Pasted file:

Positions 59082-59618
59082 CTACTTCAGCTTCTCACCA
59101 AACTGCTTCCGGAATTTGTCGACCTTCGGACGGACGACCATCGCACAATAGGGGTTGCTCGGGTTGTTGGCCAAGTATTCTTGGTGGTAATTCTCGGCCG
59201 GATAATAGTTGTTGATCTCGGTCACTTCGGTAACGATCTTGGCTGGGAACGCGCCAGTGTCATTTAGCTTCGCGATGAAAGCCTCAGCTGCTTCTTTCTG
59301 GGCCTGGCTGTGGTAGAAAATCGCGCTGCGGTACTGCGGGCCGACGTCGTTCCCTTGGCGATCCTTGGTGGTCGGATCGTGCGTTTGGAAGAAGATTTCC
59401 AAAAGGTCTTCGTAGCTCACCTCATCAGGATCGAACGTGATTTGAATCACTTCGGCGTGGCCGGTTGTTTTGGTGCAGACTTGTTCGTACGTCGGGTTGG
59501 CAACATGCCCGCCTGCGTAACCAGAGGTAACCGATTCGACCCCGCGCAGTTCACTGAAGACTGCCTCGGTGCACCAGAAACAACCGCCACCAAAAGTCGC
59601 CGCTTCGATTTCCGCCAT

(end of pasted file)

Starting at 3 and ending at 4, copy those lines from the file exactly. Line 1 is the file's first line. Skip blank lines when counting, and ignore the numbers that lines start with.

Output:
59101 AACTGCTTCCGGAATTTGTCGACCTTCGGACGGACGACCATCGCACAATAGGGGTTGCTCGGGTTGTTGGCCAAGTATTCTTGGTGGTAATTCTCGGCCG
59201 GATAATAGTTGTTGATCTCGGTCACTTCGGTAACGATCTTGGCTGGGAACGCGCCAGTGTCATTTAGCTTCGCGATGAAAGCCTCAGCTGCTTCTTTCTG